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Helen and Sol Krawitz Holocaust Memorial Education Center

Shimon and Sara Birnbaum Jewish Community Center

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Survivor Profile





(1920 - 1998)






JANUARY 25, 1920







  • Brief BIOGRAPHY BY Nancy Gorrell

    Refer to Interview below with son, Lawerence Kluger

  • SURVIVOR INTERVIEW with lawrence kluger, son

    Michael David Kluger Interview with Lawrence Kluger, son

    Date: May 20, 2021

    Location: Kluger Residence (Phone Conference Call)

    Interviewer: Nancy Gorrell


    Q: Describe your father’s family background.
     A: His father was Solomon and his mother was Syma. He had an older brother, Aaron, and sister, Esther, from a previous marriage. His father remarried Syma and then he had three sisters: Helen, Rachel and Devora, ages 18, 16 and 11 when they went to the gas chamber.


    Q: Do you know the camps they were in?
    A: I don’t know the camps or where they were sent. His father was a well-known business man with a textile firm in Vienna. He was active in an Orthodox group, a Zionist group, Agudath Israel. The family was modern Orthodox, completely shomer shabbas, following the laws and rituals.


    Q: What about your father’s education and schooling?
    A: My father went to Heder (preschool) and then yeshiva and he was at the top of his class. He never worked and he was Talmudic scholar. He also studied secular subjects, English, Greek and Latin on his own. He learned German and Spanish as well. All this before the war.


    Q: Describe his family’s living conditions.
    They lived in Krakow, a large city of 80, 000 Jews. They had no contact with non-Jews, but there were no progroms. They didn’t venture out of the Jewish section or quarter.


    Q: Did the Jewish quarter become the ghetto?
    A: Yes, the quarter became a ghetto eventually. He talked about the deportations in the ghetto and he talked about hiding to avoid being deported. He was 19 when the war broke out on September 1, 1939.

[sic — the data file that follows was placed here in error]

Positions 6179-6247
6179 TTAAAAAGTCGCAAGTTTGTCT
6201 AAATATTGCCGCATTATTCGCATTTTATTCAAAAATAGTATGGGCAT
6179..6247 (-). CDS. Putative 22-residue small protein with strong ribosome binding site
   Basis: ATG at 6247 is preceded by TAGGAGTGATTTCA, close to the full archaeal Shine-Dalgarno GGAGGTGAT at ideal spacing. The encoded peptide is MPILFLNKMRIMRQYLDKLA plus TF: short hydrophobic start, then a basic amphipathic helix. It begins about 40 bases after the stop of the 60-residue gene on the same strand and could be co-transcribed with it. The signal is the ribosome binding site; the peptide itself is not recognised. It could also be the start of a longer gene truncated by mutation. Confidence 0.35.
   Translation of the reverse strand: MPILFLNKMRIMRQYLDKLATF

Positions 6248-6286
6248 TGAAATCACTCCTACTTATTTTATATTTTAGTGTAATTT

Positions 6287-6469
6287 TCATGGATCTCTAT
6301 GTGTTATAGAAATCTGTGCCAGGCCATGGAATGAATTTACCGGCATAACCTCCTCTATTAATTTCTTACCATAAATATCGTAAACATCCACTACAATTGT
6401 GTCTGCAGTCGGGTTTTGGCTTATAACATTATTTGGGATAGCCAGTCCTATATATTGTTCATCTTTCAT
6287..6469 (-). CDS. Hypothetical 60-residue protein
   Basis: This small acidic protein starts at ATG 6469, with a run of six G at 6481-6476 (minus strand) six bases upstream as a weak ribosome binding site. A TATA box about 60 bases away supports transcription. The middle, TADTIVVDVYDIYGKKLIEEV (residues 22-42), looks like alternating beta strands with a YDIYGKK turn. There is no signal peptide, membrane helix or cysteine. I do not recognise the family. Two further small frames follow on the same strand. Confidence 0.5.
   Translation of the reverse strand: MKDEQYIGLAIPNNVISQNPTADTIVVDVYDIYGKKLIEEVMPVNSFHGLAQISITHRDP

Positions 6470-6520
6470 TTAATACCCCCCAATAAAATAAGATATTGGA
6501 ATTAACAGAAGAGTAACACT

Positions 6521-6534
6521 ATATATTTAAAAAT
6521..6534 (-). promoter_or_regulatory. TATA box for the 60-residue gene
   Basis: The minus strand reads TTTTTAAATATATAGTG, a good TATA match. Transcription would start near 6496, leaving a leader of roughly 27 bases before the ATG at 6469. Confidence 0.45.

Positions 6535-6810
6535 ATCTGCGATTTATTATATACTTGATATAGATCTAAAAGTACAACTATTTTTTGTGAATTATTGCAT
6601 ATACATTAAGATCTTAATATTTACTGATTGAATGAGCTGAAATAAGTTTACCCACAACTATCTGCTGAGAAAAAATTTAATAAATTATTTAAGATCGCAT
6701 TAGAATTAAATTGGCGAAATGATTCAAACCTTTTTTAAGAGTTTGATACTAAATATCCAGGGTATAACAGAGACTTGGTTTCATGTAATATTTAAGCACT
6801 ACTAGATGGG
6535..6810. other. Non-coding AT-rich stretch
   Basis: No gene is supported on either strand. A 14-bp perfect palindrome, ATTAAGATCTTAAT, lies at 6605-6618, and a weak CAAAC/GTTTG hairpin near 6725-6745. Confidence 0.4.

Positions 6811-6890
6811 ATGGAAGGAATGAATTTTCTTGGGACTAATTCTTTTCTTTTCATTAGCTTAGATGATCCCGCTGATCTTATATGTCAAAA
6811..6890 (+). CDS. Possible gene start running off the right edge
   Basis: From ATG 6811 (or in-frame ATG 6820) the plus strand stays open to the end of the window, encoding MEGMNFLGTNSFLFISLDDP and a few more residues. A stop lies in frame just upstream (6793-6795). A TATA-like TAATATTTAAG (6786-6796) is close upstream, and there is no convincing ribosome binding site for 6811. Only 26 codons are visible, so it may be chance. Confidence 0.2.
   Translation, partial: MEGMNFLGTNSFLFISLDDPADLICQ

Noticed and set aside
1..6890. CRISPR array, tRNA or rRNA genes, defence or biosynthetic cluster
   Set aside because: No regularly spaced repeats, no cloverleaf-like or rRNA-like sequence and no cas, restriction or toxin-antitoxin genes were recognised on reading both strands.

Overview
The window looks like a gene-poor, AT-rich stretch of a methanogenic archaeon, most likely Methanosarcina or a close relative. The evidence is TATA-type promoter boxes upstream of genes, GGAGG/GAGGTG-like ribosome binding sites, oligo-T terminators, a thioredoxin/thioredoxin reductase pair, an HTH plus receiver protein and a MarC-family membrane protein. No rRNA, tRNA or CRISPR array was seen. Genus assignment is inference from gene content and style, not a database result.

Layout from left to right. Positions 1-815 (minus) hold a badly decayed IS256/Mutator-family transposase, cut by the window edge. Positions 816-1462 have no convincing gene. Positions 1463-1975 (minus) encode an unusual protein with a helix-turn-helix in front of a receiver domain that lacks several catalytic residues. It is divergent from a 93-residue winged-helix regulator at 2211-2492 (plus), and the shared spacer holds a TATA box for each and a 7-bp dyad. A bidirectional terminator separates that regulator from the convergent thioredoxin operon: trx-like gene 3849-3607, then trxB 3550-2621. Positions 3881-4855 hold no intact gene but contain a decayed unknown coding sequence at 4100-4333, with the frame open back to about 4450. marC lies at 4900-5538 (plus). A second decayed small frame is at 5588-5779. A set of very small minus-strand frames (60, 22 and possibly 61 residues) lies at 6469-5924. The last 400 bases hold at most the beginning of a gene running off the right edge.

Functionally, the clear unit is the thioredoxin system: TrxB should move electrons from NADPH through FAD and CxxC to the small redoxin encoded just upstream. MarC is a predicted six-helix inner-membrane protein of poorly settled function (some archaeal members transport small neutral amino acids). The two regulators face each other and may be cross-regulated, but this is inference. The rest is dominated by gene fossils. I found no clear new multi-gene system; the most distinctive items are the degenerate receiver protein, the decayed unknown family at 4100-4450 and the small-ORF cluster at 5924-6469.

Q: Who in his family survived?
    A: No one. Only him. His mother, father, four sisters and an older brother and aunts and uncles and cousins. All were taken at various times.


    Q: Do you know when your father was taken?
    A: I don’t know at what point he was taken from the ghetto.


     Q: What do you know about your father’s survival experiences during the war?:

    A: He had various experiences during the war. He was hiding, going to relatives out of town, going to friends, acting as a courier for organizers of the ghetto. He tried to get to Russia, but they closed the border. Ultimately, he was taken to work camps but he didn’t really know how to work. He attributes his survival to luck but he certainly used his wiles to survive.


    Q: Do you know any names of the camps he was in?
    Flossenberg concentration camp; Mielec slave labor camp. He had a KL tatoo. At one point he was in Plaszow and then the Wieliczk (salt mines). He was transported to Auschwitz and then transported back to Flossenberg. Altogether, he experienced and survived five years of hard labor.


    Q: What stories did he tell you?
    A: He was put on a work detail cutting trees. He cut his leg with an axe. He heard the doctor trying to read an English primer and he said to the doctor, “If you keep me here, I’ll teach you English.” The doctor did. He kept him the infirmary three months, from Nov, to January in 1944. That’s one story.


    Q: Is there another story?
    A: A German soldier came and said he needs an engineer assistant. My father is not an engineer. He knows nothing about it, but he volunteered. Anything that got him out of the winter helped him survive. He attributes this all to luck. Lastly, he got a job in a knitting factory. This would help him later in life.


    Q: What was the time of liberation like for him?